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Title: Phonetic and Phonological Factors in the Second Language Production of Phonemes
Author(s): Lisa Davidson
Journal Title: Language and Linguistics Compass
Volume: 5
Issue: 3
Page Range: 126-139
Publication Date: Mar-2011
Abstract: The study of second language (L2) speech production has been informed by research in a number of areas, including phonological theory, acoustic phonetics, and articulatory phonetics. A synthesis of the research in these areas is presented in this paper. First, early theories about ‘foreign accents’ that have continued to influence current research are discussed, including the Contrastive Analysis Hypothesis and interlanguage. Next, we turn to the acquisition of consonants and vowels, which has been the subject of both experimental and theoretical investigations. The last section examines the acquisition of suprasegmental structure, such as syllables, phonotactics, and prosodic position. Several theories that elucidate the relative contributions of first language transfer and universal markedness are presented, such as the Markedness Differential Hypothesis and Optimality Theory. Both phonetic and phonological aspects of L2 production are considered in light of data from learners at all stages of language acquisition, from cross-language speech production studies which may reflect the initial state of language learning to proficient L2 speakers.

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The Lisa Davidson article   by Benjamin , 8-Aug-11
Hi everyone, Jennifer and Khaled bring up some very good points. I find the neutral tone of the author to be in line with the aim and scope of the Language and Linguistics Compass journal, and I was not expecting the author to necessarily argue for one model over another. Overall, I found the article to be informative, especially the discussion on Markedness Differential Hypothesis (MDH). I would say, though, that I was a bit surprised there were no tableaux offered to illustrate an example of how OT is used in L2 research.
Lisa Davidson   by Jennifer Sullivan , 14-Jul-11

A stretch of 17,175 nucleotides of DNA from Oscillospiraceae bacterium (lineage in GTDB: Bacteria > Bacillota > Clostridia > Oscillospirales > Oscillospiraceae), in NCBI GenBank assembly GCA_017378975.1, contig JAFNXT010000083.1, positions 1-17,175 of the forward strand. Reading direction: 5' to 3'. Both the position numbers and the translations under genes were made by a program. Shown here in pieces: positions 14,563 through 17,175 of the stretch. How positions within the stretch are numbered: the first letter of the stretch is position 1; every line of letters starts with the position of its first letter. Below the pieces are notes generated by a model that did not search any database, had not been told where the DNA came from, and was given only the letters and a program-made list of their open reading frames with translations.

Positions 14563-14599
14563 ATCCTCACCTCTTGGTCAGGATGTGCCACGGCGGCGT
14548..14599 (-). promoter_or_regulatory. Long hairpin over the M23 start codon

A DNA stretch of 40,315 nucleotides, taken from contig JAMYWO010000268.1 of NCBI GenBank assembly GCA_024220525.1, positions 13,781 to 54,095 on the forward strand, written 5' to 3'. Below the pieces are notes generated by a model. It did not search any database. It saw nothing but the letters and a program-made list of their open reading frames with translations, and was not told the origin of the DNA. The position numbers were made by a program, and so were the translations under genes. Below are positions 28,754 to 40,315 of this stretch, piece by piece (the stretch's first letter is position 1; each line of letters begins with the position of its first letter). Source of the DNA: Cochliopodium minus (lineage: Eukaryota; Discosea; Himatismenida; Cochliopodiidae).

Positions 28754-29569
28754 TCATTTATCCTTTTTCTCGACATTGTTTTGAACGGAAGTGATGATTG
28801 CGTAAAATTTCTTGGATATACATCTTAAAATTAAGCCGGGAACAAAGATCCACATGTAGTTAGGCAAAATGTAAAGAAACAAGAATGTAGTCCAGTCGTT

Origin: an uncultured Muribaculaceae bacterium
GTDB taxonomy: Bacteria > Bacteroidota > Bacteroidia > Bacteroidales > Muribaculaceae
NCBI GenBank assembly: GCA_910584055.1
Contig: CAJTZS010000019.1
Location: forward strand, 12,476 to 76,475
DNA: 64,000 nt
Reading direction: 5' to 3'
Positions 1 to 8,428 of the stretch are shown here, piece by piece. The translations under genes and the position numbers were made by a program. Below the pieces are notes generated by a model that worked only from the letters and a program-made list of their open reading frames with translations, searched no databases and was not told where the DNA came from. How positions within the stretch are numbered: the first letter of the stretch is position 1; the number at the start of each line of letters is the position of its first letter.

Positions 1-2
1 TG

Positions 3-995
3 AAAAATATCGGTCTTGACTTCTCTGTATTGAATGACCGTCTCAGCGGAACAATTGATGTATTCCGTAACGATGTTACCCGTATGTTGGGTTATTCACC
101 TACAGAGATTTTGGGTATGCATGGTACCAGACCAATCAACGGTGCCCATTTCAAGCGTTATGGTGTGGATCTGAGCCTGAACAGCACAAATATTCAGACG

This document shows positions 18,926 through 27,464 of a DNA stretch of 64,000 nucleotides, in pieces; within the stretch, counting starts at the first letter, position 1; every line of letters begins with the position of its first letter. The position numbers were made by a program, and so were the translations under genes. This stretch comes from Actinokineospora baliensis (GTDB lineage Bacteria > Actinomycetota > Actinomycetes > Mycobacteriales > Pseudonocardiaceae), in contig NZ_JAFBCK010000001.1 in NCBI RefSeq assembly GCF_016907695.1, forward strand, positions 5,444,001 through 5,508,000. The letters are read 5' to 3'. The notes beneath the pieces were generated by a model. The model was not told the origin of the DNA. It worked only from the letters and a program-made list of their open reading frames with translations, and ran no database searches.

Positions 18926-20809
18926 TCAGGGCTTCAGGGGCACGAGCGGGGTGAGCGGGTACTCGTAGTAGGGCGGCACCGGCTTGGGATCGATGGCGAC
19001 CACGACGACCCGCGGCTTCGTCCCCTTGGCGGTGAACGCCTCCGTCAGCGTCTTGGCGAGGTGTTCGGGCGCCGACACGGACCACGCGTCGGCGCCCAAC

Davidson's goal is to draw together research on L2 speech production (using the somewhat vague term of "foreign accent") from phonological theory, acoustic phonetics and articulatory phonetics. This is a review paper. No new experiment from the author is presented. She introduces a number of prominent hypotheses in 2nd language learning of phonetics and phonology. One of these is Interlanguage, a grammar that is neither the L1 nor the L2. Davidson argues that articulation and perception as well as phonological factors are involved in Interlanguage. However, she discusses this very little and misses an important link between this and OT accounts of L2 language development. In her actual discussion of OT accounts, she is a bit unclear of what exactly "final ranking" of constraints actually means in L1 acquisition. She also misses the opportunity to make stronger links between non-OT and OT studies of markedness in L2 acquisition. In her discussion of Flege et al's work within the Speech Learning Model, Davidson does not link the spectral results from the German, Spanish and Korean speakers clearly with the hypothesis that learners will have more difficulty with vowels that are spectrally very close to those in their L1. This article does not break much new ground but importantly includes references of recent studies on well-established topics. Davidson also shows that contrary to some existing views, it is not just a simple case of L2 perception influencing L2 articulation, but that the two influence each other. This is excellent. Davidson's discussion of the Ontogeny-Phylogeny model is very good, linking in with themes discussed elsewhere in the article. However, the low level of support found for the OPM is based on just one old study (1994). Surely more has been done since. In relation to cluster acquisition and the sonority hierarchy, Davidson argues well from the study of Korean and Japanese speakers that voicing and continuancy are important in cluster acquisition but also acknoweldges other possibilities. In relation to the discussion of phonotactics in OT, I believe Hancin-Bhatt & Bhatt's results could be an artifact of their test materials. However, they seem to concur with my initial assessment of the Japanese results. Since Japanese just has final nasals, learners may just retain the final segment even if it is sometimes not a nasal. It is understandable that they don't retain the liquid because that never occurs in coda position. Overall, there is a bias towards studies of L2 learners of English reviewed in this paper but this may be an accurate reflection of the state of the field rather than a shortcoming on the part of the author.
Commenting on Lisa Davidson   by Khaled Rifaat , 27-Jun-11
The review article titled “phonetic and phonological factors in the second language production of phonemes and phonotactics” by Lisa Davidson has provoked some thoughts. I will list them in this post and start discussing them one by one in separate comments: 1. This review seems neutral, in the sense that it doesn’t propose any hypotheses. Is it intentional by the author? Or does it reveal the state of this interdisciplinary subfield of linguistics, i.e., L2 acquisition? 2. As an extension of the first point, L2 acquisition, as many other linguistic interdisciplinary subfields, is characterized by what I may call the lack of a general theory. 3. Is the difficulty of setting an experimental design that can reliably control the many variables involved in this field the reason for the lack of conclusive general results?
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